Unlike the $220 million Bald Hills wind farm blocked by Senator Campbell, the Bo Peep wind project had been cleared by the federal Department of Environment and Heritage. But local residents had intensified their opposition to the wind farm, holding a well-attended public meeting on Tuesday. Residents said there were too many houses located near the turbines. About 11 houses were within a lkm radius of the site and 65 dwellings within 2km, reported The Australian, (4/8/2006), p.7.
Location decisons variable: Wind Power managing director Stephen Buckle said research by the company showed the site was better suited to three or four turbines rather than 14. Coastal Guardians spokesman Tim Le Boy questioned the company’s reasons for dropping the Bo Peep project. "At Wonthaggi, they have happily put turbines within 500 or 600m of the nearest resident," he said. "I don’t accept their logic that it is going to become a residential area because as the wind industry keeps telling us, these things are quieter than your average library, people love living next to them and they don’t devalue properties."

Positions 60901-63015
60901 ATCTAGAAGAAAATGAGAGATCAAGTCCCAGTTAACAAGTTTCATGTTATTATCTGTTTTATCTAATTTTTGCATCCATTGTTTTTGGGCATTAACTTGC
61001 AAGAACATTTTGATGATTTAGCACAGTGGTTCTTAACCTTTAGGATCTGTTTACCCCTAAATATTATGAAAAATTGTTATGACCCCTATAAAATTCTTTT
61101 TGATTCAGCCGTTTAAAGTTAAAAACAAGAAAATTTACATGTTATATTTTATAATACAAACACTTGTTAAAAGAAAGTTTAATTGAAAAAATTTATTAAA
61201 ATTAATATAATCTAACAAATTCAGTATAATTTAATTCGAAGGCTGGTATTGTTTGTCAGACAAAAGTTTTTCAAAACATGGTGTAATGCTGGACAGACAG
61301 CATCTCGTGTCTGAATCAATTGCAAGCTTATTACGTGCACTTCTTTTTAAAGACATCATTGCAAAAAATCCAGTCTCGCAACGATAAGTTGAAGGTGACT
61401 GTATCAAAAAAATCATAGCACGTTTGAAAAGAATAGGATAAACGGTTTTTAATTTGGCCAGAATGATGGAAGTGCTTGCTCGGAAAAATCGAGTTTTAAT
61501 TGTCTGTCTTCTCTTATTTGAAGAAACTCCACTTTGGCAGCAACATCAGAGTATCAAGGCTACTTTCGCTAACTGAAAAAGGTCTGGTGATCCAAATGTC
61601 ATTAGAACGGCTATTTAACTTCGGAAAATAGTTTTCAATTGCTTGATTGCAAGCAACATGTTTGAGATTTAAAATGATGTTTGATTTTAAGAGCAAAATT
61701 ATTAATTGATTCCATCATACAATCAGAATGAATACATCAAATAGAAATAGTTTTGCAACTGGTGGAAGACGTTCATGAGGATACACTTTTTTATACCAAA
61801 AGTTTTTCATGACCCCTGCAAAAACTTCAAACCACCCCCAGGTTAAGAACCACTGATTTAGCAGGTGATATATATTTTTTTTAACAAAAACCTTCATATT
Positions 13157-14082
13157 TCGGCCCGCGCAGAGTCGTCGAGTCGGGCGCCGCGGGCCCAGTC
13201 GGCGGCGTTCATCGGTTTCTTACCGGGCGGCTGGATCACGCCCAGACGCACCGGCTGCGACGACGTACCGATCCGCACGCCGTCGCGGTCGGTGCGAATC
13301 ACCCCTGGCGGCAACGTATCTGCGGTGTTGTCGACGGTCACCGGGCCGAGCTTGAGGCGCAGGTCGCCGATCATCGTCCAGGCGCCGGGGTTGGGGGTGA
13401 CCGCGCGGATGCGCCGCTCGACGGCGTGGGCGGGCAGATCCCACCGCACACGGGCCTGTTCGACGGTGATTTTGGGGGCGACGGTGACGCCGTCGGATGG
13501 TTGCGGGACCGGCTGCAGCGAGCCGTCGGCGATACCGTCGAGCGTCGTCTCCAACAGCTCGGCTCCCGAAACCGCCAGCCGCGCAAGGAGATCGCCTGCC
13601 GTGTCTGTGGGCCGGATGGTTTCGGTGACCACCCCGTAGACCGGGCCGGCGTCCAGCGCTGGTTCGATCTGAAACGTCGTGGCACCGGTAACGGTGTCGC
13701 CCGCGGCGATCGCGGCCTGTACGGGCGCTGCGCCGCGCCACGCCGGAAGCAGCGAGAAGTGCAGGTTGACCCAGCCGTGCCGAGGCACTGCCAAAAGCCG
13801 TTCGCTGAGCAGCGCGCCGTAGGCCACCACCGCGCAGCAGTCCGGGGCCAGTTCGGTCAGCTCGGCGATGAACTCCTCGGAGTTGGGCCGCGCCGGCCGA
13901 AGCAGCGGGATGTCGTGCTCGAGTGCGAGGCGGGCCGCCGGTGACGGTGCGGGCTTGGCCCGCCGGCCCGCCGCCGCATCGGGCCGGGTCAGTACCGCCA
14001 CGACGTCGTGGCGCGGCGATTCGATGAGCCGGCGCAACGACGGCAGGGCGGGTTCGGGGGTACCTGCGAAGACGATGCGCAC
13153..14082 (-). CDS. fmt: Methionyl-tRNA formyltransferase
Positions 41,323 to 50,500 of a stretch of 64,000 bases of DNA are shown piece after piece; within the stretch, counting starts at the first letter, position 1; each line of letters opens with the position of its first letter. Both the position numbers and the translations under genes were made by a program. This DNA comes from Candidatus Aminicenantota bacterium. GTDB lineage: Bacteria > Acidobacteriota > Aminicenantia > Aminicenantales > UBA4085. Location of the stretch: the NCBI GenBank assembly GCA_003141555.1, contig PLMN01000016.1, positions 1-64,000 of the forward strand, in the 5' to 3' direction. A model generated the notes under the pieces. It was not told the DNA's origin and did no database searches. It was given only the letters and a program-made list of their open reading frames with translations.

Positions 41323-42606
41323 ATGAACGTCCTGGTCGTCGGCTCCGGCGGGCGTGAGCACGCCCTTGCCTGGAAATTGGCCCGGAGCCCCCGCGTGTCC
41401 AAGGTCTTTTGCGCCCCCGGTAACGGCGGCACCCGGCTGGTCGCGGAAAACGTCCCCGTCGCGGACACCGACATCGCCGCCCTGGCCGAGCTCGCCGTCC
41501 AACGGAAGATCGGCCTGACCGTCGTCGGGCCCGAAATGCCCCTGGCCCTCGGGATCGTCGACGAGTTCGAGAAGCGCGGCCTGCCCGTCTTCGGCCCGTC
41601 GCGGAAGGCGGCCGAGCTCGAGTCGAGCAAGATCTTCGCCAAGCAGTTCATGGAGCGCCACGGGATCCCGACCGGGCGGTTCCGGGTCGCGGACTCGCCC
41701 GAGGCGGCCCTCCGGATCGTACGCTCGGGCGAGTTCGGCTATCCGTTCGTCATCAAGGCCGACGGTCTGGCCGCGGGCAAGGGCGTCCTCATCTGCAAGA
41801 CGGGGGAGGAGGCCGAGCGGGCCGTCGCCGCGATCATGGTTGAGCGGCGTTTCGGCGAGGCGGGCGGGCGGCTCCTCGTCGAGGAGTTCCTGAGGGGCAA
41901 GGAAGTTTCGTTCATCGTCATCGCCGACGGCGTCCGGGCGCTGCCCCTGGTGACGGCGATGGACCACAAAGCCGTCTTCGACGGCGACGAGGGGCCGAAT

Eagle death: Meanwhile, bird experts said three critically endangered Tasmanian wedge-tailed eagles had been killed by wind turbines in the state’s northwest. Birds Tasmania on 3 August said the latest casualty was put down by a Smithton vet on Wednesday after striking turbines at the Woolnorth wind farm. The wind farm’s owner, Roaring 40s Renewable Energy Pty Ltd, confirmed an eagle found at the property on Tasmania’s northwest tip had been destroyed.
The Australian, 4/8/2006, p. 7
Source: Erisk Net